For color images, setting the threshold is done with the command sequence Image › Adjust › Color Threshold… . The Thresholding method option allows you to choose a thresholding techniqe other than the default. The Threshold color option allows you to choose between Red, White, Black, or B&W as the thresholding color. The Color space option allows you to choose between HSB, RGB, Lab, and YUV. The background of the thresholded image can be made light or dark. The image can be converted to a binary image via the menu command Image › Type › 8-bit .
There are many algorithms you can use to calculate the threshold without introducing user-bias. An evaluation of over 40 of these can be found in this paper:
Sezgin M., Sankur B., “Survey over image thresholding techniques and quantitative performance evaluation.”, Journal of Electronic imaging 13(1): 146-168 . (on Google Scholar).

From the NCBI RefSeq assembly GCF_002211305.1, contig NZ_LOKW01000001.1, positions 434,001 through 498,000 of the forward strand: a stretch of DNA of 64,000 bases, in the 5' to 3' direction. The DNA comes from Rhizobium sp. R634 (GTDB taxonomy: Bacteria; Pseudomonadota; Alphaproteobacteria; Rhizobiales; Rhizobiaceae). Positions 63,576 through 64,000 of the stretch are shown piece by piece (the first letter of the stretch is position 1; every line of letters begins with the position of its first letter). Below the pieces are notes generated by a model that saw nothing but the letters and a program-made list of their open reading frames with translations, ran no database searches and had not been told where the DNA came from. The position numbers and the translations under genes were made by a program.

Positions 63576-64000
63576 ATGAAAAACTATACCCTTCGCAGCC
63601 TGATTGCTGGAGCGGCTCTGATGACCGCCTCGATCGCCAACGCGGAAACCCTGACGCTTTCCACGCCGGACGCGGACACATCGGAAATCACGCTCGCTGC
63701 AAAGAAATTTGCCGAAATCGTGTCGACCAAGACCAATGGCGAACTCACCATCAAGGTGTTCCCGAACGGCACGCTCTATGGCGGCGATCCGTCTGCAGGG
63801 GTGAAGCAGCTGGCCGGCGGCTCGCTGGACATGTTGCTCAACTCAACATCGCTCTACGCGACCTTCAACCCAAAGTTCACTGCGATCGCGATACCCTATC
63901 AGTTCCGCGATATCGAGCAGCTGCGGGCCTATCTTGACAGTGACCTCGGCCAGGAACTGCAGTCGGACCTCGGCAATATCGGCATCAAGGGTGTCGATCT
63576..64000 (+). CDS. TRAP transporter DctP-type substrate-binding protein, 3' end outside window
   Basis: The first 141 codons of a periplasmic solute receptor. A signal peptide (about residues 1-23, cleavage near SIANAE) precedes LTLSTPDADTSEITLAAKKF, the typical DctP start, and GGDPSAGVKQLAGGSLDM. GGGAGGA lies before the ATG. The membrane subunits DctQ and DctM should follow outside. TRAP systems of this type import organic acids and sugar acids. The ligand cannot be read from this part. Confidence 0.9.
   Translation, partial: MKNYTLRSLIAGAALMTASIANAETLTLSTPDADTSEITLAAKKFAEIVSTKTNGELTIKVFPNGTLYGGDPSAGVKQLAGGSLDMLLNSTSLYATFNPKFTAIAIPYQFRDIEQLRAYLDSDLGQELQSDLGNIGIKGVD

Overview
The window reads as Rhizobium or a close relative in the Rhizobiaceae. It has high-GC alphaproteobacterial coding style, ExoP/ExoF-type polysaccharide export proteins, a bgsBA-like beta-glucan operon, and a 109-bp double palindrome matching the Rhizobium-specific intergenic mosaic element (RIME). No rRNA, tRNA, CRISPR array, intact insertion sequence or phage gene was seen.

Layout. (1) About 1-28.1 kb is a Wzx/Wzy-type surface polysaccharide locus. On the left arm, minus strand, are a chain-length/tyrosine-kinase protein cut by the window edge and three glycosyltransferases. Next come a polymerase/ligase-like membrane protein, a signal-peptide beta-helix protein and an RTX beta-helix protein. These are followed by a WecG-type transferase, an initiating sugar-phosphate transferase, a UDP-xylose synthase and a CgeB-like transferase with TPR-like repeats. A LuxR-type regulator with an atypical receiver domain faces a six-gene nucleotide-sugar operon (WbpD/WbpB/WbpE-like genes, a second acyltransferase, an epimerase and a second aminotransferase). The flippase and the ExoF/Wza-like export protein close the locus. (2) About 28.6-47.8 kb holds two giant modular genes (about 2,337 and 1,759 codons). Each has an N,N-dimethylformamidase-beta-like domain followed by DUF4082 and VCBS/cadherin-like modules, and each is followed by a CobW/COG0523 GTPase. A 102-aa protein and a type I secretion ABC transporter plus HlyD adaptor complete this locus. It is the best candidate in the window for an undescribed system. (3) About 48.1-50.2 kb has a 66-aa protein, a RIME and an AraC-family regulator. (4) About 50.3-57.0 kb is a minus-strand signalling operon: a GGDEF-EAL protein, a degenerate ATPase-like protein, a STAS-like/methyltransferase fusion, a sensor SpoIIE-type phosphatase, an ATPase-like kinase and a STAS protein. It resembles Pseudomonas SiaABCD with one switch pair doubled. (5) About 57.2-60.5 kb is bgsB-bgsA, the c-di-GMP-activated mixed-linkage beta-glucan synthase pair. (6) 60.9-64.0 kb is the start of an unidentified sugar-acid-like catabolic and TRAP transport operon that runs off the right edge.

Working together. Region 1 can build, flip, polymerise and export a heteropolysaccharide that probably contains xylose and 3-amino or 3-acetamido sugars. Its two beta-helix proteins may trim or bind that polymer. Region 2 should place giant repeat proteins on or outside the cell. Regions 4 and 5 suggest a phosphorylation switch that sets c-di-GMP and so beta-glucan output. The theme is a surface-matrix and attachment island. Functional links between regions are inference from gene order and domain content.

Fiji has several plugins found in the menu Image › Adjust › Threshold for automatic calculation of an image threshold. These include Otsu’s thresholding, maximum entropy threshold, and mixture modelling thresholding. For a complete list of the methods available with Fiji see the Plugins section located in the Documentation section under the Content tab at the top of this page.
Overlapping objects in a binary image can be separated using the menu command Process › Binary › Watershed .